One important way the Hernando County Sheriff’s Office finds excellent job candidates is through the PST (Public Service Technician) Program, which is composed mostly of younger people. These are part-time paid employees.
“They do what a deputy does, but have no arrest powers and don’t investigate crimes where suspects are present. They’ll handle thefts, minor car accidents, and direct traffic. It’s a good barometer for both them and the agency because the individual can see what the work is like and the Sheriff’s Office gets to see their work performance,” Captain Cameron remarks.
“If it looks like it’s going to work out, we’ll sponsor them [pay their tuition] for the police academy and they’ll be able to work part-time while they’re going to school. If they perform, make it through the police academy and pass the test, we’ll hire them as full-time deputies. Our retention rate for those we’ve put through that program is about 95%,” Cameron continues.
The HCSO grooms future deputies through its Explorer Post 409 program. This program is offered to students between the ages of 14 to 21. Explorers are trained by certified law enforcement instructors in all areas of police work, including traffic stops and crash investigations, crisis intervention, and crime scene investigations. They are also offered a firearms familiarization and safety class.
The agency has also recently partnered with Nature Coast Technical High School, which has a Criminal Justice track. Deputies speak to their classes and do demonstrations. Seniors can shadow members of the HCSO in some of the different units and get an idea of what the jobs entail.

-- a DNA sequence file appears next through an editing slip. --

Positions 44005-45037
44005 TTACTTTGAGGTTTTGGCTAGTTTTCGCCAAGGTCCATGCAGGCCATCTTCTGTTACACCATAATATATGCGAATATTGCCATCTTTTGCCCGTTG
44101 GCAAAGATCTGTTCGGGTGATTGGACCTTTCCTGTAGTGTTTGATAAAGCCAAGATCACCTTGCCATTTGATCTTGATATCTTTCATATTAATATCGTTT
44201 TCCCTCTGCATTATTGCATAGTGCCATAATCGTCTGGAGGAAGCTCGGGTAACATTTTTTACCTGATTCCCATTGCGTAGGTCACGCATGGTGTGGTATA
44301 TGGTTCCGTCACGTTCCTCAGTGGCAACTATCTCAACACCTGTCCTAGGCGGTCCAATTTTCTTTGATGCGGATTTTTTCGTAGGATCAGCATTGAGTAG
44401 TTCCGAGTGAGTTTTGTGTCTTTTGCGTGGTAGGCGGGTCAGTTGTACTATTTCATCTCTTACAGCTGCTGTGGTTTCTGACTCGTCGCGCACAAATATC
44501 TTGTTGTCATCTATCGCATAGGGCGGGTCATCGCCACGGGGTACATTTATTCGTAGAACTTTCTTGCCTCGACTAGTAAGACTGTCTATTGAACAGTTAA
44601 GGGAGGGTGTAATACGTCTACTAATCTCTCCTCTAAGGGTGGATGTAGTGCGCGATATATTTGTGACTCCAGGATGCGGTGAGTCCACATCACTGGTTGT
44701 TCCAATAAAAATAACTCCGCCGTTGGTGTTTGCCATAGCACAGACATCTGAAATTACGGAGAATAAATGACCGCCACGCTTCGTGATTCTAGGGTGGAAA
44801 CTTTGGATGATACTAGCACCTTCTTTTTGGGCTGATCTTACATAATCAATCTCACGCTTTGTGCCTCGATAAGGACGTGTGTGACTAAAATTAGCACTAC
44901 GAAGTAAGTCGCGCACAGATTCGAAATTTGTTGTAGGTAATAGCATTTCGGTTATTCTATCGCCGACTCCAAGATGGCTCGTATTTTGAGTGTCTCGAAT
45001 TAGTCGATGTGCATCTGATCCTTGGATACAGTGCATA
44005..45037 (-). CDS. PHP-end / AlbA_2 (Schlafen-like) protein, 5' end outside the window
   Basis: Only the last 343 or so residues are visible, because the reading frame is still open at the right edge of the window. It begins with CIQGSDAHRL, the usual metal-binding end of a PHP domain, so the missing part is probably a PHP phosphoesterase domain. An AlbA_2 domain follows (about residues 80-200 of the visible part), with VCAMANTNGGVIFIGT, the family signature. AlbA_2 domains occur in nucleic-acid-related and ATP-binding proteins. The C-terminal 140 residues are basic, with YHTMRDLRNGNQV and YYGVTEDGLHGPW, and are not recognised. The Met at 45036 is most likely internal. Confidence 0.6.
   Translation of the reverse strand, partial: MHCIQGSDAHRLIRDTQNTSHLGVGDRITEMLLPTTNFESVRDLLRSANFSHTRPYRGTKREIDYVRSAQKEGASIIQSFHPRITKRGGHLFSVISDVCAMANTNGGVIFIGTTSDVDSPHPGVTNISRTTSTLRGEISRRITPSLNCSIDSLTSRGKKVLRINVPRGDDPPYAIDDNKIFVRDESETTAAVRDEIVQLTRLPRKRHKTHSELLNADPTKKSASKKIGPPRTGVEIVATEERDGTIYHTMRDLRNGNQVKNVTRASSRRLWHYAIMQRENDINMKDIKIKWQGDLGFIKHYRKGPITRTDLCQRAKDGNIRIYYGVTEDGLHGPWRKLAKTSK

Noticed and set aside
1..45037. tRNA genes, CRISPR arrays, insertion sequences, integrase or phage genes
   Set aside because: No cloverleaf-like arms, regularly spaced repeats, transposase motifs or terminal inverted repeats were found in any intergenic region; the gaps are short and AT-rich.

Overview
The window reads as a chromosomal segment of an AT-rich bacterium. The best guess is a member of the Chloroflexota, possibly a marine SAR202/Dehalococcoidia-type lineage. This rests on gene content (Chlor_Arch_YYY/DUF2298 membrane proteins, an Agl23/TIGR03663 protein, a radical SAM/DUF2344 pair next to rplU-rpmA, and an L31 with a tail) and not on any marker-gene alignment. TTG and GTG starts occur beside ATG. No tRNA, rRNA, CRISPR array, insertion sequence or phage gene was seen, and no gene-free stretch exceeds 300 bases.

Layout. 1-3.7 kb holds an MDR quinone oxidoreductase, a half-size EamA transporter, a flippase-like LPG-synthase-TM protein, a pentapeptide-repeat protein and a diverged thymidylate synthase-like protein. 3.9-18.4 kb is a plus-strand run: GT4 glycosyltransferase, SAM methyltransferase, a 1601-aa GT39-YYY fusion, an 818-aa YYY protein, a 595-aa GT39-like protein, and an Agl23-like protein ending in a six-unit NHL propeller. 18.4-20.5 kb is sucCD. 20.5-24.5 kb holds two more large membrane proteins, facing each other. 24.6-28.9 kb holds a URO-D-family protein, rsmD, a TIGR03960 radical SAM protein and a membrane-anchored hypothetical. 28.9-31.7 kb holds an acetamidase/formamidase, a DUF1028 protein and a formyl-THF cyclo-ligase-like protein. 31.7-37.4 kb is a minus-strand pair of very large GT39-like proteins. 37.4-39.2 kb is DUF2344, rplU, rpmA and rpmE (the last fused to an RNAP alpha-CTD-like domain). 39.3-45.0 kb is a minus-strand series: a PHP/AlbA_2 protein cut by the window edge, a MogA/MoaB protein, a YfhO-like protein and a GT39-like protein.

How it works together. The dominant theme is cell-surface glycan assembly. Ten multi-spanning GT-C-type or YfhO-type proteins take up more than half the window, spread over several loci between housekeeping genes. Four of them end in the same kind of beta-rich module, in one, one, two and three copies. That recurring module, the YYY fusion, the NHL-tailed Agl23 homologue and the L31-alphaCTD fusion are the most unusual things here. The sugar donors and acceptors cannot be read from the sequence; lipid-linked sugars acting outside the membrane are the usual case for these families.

“The goal is that upon graduating there’s an opportunity for them to be hired; they can go right into a job, college, and a career,” comments Cameron.
Finding, training, and retaining good employees can be a challenge for the Sheriff’s Office. It is especially important because the safety and welfare of the community are at stake. However, the task has its rewards.
Captain Cameron states, “One of the most rewarding things for me is knowing that here, where I live and raise my family, I’m helping keep this community safe by helping recruit and train those deputies to come behind me and continue with the standards we’ve set. A big priority is developing those people who are going to be taking our place.”
The HCSO wants to be sure that its agency is a good representation of all the members of the community and thus diversification is a major priority and a big part of its recruiting goals. To achieve this the Sheriff’s Office has a diverse recruiting team.
After 25 years as a law enforcement officer, HR Coordinator McKinney traded his uniform in for a coat and tie. He finds this role gratifying, as well.
“Being in HR and getting these young people on a career path is very rewarding. Knowing too that as people are brought in to take our place that we’re getting the best candidates and the people of Hernando County are being well-cared for when it comes to law enforcement,” McKinney states.
Currently, there are more than a dozen jobs available ranging from a paralegal and a part-time bailiff to a forensic technician and several deputy positions. Starting pay ranges from approximately $13.50 per hour to about $64,600 annual salary.